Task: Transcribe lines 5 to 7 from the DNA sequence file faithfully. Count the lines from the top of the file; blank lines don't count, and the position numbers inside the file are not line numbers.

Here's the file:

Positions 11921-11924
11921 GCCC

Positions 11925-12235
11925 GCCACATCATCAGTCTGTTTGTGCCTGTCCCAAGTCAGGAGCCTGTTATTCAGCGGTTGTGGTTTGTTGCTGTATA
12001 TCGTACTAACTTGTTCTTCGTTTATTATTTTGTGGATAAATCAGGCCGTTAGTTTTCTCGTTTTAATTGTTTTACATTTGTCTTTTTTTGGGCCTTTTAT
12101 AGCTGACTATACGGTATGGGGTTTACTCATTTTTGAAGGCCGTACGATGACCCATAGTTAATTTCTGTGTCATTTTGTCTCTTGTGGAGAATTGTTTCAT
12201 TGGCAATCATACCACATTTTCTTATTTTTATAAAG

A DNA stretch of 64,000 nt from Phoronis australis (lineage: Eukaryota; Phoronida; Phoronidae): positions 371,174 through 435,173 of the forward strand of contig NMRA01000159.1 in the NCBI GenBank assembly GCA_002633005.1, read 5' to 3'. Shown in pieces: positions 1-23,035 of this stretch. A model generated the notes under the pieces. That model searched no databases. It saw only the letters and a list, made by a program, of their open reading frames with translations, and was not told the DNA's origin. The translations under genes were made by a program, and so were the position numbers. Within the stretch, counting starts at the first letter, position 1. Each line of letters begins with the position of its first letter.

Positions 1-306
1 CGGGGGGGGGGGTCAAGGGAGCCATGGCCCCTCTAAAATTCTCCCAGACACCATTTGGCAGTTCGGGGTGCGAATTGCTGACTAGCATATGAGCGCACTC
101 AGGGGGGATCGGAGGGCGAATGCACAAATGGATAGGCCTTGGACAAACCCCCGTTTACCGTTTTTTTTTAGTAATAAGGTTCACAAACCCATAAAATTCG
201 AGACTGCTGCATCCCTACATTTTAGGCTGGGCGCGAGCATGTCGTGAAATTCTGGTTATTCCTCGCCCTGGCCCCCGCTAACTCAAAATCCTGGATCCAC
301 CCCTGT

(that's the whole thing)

12001 TCGTACTAACTTGTTCTTCGTTTATTATTTTGTGGATAAATCAGGCCGTTAGTTTTCTCGTTTTAATTGTTTTACATTTGTCTTTTTTTGGGCCTTTTAT
12101 AGCTGACTATACGGTATGGGGTTTACTCATTTTTGAAGGCCGTACGATGACCCATAGTTAATTTCTGTGTCATTTTGTCTCTTGTGGAGAATTGTTTCAT
12201 TGGCAATCATACCACATTTTCTTATTTTTATAAAG